Perils of Centralization

A long time ago, I wrote a blog post about reasons to avoid a canonical data model. It keeps getting referred to and still creates some interesting conversations, so I thought it might make sense to write down my current thoughts about the topic.

First of all, the idea of simplifying an organization’s IT structure and architecture by “just” standardizing the data models is alive and well (though still as misguided as ever). These days, there are two places where it appears.

The first one is in connection with some sort of API-first strategy. It’s still extremely tempting to believe that once you’ve managed to just give everyone access to the same pool of well-managed, well-described APIs, they’ll simply be able to simply build their applications by using those APIs. It still considers efficiency by avoiding redundancy as the central tenet, and just as described in the discussion about CDMs in my old post, misses the much larger benefits of autonomy.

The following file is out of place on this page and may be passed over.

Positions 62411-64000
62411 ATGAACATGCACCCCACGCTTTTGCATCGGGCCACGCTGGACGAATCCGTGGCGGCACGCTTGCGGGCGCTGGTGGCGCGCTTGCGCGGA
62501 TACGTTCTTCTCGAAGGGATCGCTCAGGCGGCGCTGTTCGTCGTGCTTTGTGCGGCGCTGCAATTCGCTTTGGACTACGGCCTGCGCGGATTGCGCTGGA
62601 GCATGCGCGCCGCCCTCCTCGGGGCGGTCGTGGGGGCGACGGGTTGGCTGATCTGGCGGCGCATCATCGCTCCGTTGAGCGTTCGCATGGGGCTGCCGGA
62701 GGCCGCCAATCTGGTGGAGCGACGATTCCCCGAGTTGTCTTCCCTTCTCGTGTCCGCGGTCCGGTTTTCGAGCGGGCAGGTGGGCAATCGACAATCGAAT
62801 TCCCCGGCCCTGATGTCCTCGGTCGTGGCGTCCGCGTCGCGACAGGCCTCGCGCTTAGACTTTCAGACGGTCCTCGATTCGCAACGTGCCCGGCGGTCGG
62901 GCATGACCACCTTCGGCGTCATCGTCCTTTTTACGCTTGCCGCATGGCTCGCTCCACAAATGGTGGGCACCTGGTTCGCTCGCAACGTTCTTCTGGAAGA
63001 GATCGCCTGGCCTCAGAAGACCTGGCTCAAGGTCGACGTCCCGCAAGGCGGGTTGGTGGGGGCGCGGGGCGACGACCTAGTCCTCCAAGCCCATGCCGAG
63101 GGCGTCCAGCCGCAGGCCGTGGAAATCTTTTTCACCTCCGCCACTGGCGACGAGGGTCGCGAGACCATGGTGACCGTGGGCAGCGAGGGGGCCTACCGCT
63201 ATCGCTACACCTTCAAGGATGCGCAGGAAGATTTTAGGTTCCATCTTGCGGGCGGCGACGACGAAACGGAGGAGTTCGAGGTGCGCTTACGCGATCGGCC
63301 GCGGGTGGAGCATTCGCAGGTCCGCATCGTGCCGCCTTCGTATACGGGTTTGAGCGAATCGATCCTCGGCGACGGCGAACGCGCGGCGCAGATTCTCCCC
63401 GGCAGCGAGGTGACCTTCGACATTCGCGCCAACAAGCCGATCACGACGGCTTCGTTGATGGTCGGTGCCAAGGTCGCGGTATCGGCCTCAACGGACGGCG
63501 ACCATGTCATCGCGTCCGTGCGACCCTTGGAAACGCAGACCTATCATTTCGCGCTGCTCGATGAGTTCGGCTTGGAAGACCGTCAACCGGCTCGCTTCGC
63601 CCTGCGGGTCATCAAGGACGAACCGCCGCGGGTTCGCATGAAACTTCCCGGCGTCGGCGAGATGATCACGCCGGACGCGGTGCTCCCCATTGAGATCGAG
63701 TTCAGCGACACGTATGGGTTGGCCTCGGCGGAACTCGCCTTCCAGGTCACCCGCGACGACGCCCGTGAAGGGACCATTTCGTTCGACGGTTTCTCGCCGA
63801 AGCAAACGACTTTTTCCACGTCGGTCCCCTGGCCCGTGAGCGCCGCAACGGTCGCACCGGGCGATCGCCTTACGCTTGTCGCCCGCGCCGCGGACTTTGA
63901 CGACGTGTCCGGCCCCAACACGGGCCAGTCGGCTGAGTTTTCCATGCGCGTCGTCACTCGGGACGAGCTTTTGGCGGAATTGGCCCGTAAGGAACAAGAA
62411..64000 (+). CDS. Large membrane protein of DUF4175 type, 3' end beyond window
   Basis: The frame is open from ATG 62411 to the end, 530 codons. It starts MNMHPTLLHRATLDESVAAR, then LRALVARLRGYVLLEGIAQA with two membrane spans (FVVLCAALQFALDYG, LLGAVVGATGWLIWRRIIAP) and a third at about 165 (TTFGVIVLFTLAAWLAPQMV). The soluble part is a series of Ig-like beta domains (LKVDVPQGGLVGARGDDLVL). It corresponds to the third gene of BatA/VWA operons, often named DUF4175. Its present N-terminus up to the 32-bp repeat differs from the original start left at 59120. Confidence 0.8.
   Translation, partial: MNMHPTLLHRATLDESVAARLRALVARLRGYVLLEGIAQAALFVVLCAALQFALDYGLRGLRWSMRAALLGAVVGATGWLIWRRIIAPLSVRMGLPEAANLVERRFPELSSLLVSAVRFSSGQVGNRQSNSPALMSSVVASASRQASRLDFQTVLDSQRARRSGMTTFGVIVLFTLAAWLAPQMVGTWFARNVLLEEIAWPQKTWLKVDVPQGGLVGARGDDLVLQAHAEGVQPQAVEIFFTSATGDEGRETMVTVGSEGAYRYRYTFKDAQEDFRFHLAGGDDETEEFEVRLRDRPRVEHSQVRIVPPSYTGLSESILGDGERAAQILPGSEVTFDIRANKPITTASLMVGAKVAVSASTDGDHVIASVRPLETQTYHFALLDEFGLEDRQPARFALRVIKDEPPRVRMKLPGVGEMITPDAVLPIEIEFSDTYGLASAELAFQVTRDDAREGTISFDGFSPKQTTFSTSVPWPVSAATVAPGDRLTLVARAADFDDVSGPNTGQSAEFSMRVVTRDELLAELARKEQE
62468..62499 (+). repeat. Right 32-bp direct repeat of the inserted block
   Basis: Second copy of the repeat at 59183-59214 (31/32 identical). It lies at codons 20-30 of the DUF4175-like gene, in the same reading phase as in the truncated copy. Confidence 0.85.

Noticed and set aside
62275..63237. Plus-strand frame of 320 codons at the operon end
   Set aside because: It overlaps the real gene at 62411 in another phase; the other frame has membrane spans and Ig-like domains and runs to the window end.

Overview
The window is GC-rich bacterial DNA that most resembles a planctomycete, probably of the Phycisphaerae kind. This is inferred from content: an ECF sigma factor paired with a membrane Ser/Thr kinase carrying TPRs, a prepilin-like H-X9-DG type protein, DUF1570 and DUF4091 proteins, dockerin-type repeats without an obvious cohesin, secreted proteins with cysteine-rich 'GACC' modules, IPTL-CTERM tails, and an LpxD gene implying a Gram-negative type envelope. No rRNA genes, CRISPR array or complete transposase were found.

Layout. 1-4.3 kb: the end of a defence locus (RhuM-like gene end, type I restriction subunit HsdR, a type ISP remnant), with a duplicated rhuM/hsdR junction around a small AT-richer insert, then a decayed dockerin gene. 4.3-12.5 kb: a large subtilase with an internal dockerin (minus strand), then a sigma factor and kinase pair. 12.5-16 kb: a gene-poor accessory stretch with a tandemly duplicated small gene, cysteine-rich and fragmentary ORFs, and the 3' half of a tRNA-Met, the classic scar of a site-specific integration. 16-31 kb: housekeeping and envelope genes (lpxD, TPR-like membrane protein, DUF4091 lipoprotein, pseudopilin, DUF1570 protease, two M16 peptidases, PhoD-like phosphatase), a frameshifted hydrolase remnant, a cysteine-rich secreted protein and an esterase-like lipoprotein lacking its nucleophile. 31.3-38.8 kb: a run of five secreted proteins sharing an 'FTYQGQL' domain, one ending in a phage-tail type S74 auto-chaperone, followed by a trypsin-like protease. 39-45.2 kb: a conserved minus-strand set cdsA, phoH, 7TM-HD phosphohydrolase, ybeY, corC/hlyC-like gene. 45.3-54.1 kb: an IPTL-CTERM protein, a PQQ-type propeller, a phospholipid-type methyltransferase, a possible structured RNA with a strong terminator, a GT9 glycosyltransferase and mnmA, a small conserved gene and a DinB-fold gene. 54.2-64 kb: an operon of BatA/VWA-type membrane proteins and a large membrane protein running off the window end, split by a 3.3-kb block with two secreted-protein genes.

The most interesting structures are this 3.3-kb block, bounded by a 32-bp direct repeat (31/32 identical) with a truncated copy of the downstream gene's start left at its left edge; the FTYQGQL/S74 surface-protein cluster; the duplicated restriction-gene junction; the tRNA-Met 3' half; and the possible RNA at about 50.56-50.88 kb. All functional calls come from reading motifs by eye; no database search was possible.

The second area where standardizing and centralizing models is firmly rooted as a best practice is in the data space. Luckily, there is a counter-movement: The data mesh approach fundamentally adopts the idea of decentralized responsibility, and is a great match for organizations that have adopted the concept of self-containend, value stream-oriented teams.

I believe that especially as money has become more expensive, creating centralized pools of (meta) data will be harder and harder to justify to stakeholders. It’s much better to do things that allow end-to-end teams to work in fast iterations that provide immediate feedback to the value they create. To my mind, this has been the defining characteristic of many successful architectural approaches in the past few years.